We’re saturated with images of bodies. Technology such as social media, digital photography and smartphones have made it very easy (and much more socially acceptable) for people to take pictures of bodies and share them publicly. How do you feel this has affected body positivity? 

Indira Cesarine: I definitely think that it is exactly this component of technology that has finally shifted the needle with regards to beauty standards in our society. Prior to the internet and social media in particular, we used to only see images of women portrayed in magazines, on TV, and in films – and in general, the bodies presented to the public were always unrealistically perfect bodies of women blessed with privileged physiques. In general, they were, of course, young bodies, with no visible defects, perfect symmetrical faces, perfect sample size figures. Since the rise of social media and everyone sharing their bodies online this emphasis on perfection – the fashion model and Stepford Wives ideal of beauty – has become completely obsolete. I think we are going to see even more diversity as we continue to evolve with social media having a bigger and bigger influence on the public. It has really only been in the last decade that it has been relevant, but when kids who were born with social media are adults – which is another decade ahead – I think that will be the new era where we will see an even more substantial shift in beauty standards and acceptance. 

How do you hope this show will contribute to the conversation about body image?

Indira Cesarine: I hope that this show will open up the dialogue about what the 'body positive' movement is about and what it can mean to each individual. That it allows everyone to feel included in the movement as we all need self-love and confidence no matter our body shape or size. All humans are also affected by ageing, scarring, body hair and a host of other body-related issues that we need to stop feeling embarrassed about, as we live in a society that has emphasized unrealistic, retouched perfection for a long time. It has long been considered that if you aren’t perfect then you aren’t 'beautiful' but that is finally changing and the Body Positive movement is responsible for this shift. The concept of 'feeling beautiful' has been so unattainable for so many people for so long due to our unrealistic beauty standards and I think it’s important that exhibits such as this address this narrative and shed light on the movement and what it’s about. The body-positive movement has changed the lives of many people with marginalised bodies who didn’t fit into society’s definition of beauty or feel comfortable in their own skin. I hope the Body Beautiful exhibit can reach more people of all ages and genders, as social media activism is more focused on the younger generation, and the movement has also been more focused on women. I am looking forward to seeing more men participate in the dialogue.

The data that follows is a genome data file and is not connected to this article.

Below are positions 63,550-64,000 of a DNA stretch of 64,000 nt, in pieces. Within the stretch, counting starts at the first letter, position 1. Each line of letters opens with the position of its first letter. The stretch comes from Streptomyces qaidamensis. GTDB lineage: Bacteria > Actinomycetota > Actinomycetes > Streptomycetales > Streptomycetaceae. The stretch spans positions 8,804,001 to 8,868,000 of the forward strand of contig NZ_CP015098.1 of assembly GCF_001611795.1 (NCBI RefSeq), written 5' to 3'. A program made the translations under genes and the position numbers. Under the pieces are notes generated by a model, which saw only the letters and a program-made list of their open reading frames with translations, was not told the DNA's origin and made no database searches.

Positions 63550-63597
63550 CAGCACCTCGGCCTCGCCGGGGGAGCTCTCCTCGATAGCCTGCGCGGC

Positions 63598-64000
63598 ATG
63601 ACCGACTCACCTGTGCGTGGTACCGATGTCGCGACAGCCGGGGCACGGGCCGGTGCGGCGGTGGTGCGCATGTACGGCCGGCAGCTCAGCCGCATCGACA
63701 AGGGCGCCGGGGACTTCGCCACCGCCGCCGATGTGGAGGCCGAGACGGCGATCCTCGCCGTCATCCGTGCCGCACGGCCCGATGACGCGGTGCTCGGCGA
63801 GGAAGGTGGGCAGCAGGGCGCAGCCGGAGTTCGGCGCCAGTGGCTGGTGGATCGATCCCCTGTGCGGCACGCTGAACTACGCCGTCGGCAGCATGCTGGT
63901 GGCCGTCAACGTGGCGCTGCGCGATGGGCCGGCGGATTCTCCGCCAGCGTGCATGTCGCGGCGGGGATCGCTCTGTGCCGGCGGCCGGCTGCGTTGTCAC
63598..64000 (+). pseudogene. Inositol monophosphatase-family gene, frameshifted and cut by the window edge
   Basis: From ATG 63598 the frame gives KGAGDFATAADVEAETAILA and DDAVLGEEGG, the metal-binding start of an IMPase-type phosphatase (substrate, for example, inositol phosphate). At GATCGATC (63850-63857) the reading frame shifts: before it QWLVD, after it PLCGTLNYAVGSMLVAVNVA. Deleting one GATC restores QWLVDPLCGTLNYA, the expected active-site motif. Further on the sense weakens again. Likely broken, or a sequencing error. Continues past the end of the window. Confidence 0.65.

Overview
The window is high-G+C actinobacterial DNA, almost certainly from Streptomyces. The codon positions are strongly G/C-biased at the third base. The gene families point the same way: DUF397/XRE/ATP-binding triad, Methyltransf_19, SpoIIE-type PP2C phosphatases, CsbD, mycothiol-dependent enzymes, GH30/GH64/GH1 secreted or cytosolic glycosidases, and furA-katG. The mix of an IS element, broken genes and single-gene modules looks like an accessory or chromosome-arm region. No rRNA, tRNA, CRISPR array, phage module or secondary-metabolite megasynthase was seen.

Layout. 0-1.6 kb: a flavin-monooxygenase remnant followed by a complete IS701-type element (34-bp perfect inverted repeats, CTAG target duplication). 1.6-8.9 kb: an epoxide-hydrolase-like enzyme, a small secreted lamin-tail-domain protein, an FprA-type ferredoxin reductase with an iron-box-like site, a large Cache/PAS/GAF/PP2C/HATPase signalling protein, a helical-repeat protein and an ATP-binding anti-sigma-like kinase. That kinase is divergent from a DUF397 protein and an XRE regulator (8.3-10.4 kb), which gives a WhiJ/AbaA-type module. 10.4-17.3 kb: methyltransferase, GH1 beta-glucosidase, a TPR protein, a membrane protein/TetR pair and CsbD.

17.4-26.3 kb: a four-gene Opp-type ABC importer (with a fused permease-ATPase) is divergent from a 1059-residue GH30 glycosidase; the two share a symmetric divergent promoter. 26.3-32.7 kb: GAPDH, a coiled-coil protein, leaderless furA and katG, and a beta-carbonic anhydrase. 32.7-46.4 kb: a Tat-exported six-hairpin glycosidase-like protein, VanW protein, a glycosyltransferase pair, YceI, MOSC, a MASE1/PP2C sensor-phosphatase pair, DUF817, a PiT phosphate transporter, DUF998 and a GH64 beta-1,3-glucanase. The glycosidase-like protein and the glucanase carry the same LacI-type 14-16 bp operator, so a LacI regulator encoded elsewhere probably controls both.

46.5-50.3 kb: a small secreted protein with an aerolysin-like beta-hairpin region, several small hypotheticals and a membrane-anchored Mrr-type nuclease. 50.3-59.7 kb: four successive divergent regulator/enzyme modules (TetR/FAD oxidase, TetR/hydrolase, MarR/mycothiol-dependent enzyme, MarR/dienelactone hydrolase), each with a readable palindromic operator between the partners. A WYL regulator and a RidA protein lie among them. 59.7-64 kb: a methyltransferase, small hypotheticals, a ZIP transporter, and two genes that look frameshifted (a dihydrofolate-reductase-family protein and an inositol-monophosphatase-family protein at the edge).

I feel that ageing bodies are often underrepresented in the media. What do you think are the most taboo areas in terms of body positivity? 

Indira Cesarine: Yes I agree, I think ageing is something that people really fear, and we really don’t see that many images of older people being celebrated for the bodies with visible signs of ageing. Our culture has always been very youth-obsessed, and as people age, they often share their images less – for a variety of reasons. I think other taboo areas that we are finally seeing emphasised aside from plus-sized bodies include real skin, with pimples, stretch marks, scarring, mastectomy scars, as well as the inclusion of pregnant bodies and transgender bodies. As I mentioned previously women with body hair is also another area that is being emphasised that has been taboo for a long time. Whether it's a femme moustache, facial hair, leg hair, excessive pubic hair, armpit hair or whatever. Lastly, I think body positive – when it comes to the male physique – is something we have yet to see emphasised. I hope more men will be encouraged to come out with their own set of issues regarding acceptance over bodyweight, having feminine physiques or losing their hair. We really didn’t get see many artists addressing body positive in relation to the male body and I think that is definitely something I would like to see more of.

What do you hope people will take away from the exhibition?

Indira Cesarine: I hope that viewers walk away feeling more confident about their own bodies. That they can finally feel that it is ok to not be perfect. That they don’t have to go on a diet to be beautiful, or cover their imperfections with heavy makeup, retouch their selfies, or get electrolysis to fit in. I actually timed this exhibit around the holidays as I feel like a lot of people have post-holiday guilt trips about indulging in family feasts and I hope that this exhibit lets them perhaps for the first time feel like it’s ok to just enjoy life, and be yourself – that your body is beautiful no matter your age, weight or imperfections. I think for a lot of people who are less present on social media this will also be a refreshing eye-opener, as the movement has been so focused online, it is still early days as far as really reaching and affecting the public in a larger way. 

I am also proud to support through this exhibit my new initiative, Art4Equality, that raises funds for gender equality themed exhibitions and public art.